Ver. 23.—Moreover, I call God for a record upon my soul. From this it is lawful for a Christian to take an oath, says S. Augustine (qu. 5, inter. 83); for the Apostle here takes an oath, and that one of execration. If I lie, he says, may God be my judge and condemn my soul.
That to spare you I came not as yet unto Corinth. Lest I should be forced to exert my apostolic authority against the vices of the offenders among you: it was to spare you from being grieved by my coming to correct you. So Anselm. Cf. also chap. ii. 1. S. Paul here gives the real reason why he had not kept his promise, or his purpose of visiting Corinth, which was that the Corinthians had not yet given up the vices of which he had admonished them in his First Epistle, and deserved therefore to be rebuked still more sharply and punished. But he deals gently with them, and by his absence he wished tacitly, and by his Epistle openly to remind them once more of their duty, and so correct them with gentleness.
Let prelates learn from this not to be ever chiding and rebuking those under them for their faults, lest they make them hard and callous. And more than this, the faults of some people, especially those that are more high-minded and sensitive, are more effectually corrected if they are pointed out patiently and indirectly than if they are rebuked openly, or actually visited with punishment. Cf. S. Gregory (Pastor. pt, iii. c. 8 and 9).
As yet. That is, after his first visit, or after the First Epistle.
Ver. 24.—Not for that we have dominion over your faith, but are helpers of your joy. This is a well-known rhetorical figure of speech, by which he tones down what had been said before of his power. He means: I said that 1 was unwilling to punish, and wished you of your own accord to correct yourselves; but I said this not from love of power, or as though I wished to act arbitrarily, but to improve you, that when you were so corrected you might rejoice both on earth and in heaven. This rebuke of mine, therefore, is not so much a rebuke as a support and help to your joy. So Anselm.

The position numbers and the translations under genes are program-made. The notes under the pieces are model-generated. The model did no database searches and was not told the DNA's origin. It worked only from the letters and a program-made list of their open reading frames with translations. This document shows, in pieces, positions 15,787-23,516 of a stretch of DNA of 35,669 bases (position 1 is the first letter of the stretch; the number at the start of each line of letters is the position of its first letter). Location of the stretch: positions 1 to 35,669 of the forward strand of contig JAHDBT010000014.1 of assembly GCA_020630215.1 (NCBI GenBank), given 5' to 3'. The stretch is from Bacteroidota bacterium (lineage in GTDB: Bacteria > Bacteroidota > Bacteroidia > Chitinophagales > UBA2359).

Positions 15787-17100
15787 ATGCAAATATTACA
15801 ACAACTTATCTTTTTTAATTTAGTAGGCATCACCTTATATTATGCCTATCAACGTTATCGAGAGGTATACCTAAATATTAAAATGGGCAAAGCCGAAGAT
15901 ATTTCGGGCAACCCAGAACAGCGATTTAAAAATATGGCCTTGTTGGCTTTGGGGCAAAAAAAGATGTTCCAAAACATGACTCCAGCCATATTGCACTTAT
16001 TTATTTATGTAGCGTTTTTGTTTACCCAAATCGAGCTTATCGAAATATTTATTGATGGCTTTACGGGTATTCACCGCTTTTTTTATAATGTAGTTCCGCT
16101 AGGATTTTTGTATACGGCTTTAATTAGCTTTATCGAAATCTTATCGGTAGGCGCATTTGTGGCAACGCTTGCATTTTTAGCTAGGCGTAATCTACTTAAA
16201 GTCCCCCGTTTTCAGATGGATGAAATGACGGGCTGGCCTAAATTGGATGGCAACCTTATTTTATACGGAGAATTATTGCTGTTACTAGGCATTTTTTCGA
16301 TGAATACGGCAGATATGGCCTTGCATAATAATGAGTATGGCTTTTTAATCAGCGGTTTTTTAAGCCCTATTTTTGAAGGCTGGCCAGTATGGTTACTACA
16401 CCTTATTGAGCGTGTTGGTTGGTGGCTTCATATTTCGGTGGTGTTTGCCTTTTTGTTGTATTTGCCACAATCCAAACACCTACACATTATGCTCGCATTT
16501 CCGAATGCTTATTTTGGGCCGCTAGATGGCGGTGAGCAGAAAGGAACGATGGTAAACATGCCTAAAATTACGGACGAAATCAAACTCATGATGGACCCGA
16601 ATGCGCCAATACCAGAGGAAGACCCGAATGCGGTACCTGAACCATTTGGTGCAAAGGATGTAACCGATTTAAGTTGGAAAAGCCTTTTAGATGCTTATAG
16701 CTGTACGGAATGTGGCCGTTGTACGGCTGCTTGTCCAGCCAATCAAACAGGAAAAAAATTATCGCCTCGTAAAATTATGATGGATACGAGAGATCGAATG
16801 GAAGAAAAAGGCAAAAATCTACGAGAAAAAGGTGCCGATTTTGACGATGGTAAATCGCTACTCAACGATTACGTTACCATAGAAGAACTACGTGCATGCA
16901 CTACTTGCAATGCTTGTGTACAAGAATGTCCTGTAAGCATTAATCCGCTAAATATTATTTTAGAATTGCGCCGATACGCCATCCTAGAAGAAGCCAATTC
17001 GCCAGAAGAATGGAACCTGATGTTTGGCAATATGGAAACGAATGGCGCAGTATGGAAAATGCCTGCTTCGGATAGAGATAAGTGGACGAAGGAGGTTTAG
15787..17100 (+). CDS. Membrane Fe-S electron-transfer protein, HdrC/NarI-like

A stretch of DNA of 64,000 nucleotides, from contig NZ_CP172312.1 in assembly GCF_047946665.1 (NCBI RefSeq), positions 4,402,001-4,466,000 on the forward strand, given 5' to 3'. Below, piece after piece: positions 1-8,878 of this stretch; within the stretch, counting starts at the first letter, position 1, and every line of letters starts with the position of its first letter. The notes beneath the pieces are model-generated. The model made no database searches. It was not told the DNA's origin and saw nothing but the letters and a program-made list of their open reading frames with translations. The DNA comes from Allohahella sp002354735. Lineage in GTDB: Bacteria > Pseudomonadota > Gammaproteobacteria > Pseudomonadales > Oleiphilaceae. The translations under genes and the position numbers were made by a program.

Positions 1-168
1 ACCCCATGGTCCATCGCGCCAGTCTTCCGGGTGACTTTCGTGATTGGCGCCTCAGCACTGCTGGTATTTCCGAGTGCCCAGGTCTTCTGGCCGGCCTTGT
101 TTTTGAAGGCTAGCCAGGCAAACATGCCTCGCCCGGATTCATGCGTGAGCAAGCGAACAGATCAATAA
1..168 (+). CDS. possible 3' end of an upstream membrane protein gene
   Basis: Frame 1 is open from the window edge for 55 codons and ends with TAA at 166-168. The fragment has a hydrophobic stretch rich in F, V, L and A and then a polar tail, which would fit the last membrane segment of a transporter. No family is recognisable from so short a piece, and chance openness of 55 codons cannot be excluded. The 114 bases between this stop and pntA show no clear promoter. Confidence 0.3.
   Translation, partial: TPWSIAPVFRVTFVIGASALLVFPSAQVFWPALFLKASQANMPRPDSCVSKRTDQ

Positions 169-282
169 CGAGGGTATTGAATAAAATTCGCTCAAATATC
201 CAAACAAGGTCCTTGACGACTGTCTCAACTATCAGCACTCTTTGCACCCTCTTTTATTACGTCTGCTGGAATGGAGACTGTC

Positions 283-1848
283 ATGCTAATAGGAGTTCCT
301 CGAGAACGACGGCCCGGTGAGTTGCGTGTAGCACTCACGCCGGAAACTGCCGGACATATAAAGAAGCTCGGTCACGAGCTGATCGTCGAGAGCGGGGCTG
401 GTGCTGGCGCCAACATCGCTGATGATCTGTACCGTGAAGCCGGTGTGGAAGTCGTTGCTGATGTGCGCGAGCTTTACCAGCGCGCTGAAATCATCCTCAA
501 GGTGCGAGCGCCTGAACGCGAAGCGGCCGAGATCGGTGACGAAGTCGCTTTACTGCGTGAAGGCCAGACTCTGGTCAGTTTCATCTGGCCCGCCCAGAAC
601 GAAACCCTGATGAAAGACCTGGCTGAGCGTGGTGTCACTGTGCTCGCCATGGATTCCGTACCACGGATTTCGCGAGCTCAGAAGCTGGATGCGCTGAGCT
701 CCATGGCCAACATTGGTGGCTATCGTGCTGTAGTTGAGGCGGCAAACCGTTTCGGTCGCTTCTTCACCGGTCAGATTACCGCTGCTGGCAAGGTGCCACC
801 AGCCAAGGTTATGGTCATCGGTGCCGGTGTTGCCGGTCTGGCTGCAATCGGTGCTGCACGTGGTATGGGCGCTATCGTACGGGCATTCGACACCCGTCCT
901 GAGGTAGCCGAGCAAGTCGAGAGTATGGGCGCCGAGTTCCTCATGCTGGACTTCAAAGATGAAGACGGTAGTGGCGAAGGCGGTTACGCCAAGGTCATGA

For by faith ye stand. “Which,” says S. Anselm, “works by love and is not forced by dominion.” In your faith I have nothing to correct, but only in your actions; and, since you are of the faithful, I will not imperiously scold you, but gently admonish you by this letter, that so you may all rejoice with me. Since you are of the faith, I have little doubt but that you will at once listen to my admonitions.
1 Having showed the reason why he came not to them, 6 he requireth them to forgive and to comfort that excommunicated person, 10 even as himself also upon his true repentance had forgiven him, 12 declaring withal why he departed from Troas to Macedonia, 14 and the happy success which God gave k his preaching in all places.
UT I determined this with myself, that I would not come again to you in heaviness.
Douay Rheims Version
He grants a pardon to the incestuous man upon his doing penance.